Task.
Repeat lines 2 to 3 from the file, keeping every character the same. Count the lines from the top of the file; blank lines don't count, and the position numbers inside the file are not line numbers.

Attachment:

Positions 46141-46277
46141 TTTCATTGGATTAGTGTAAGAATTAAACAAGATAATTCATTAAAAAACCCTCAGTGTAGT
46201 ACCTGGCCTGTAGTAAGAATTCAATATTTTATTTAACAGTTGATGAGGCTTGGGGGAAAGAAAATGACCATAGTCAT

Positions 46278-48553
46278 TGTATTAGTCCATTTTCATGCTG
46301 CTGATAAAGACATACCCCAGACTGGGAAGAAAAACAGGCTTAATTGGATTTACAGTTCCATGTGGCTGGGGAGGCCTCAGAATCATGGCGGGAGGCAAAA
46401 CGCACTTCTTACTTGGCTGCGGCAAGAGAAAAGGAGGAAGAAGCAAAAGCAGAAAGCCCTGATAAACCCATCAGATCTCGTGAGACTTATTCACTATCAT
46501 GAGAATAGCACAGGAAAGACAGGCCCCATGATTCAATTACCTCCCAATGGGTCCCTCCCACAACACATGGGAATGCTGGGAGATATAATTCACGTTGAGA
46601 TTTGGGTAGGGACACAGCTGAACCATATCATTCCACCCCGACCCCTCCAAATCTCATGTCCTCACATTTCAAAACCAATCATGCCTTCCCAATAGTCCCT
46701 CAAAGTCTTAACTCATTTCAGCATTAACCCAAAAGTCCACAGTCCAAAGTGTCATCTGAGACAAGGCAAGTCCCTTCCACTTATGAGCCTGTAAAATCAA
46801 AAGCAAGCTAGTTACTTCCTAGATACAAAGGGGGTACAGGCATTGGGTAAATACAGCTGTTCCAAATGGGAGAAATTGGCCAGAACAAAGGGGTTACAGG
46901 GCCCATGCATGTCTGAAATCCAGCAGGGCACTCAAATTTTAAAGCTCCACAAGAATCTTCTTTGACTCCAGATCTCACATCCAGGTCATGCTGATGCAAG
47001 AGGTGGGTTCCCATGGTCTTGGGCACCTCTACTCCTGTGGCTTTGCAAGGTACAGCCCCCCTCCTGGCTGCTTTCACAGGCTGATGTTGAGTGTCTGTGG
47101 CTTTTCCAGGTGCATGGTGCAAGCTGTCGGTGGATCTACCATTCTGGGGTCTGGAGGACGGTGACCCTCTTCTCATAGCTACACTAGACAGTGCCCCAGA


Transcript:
46141 TTTCATTGGATTAGTGTAAGAATTAAACAAGATAATTCATTAAAAAACCCTCAGTGTAGT
46201 ACCTGGCCTGTAGTAAGAATTCAATATTTTATTTAACAGTTGATGAGGCTTGGGGGAAAGAAAATGACCATAGTCAT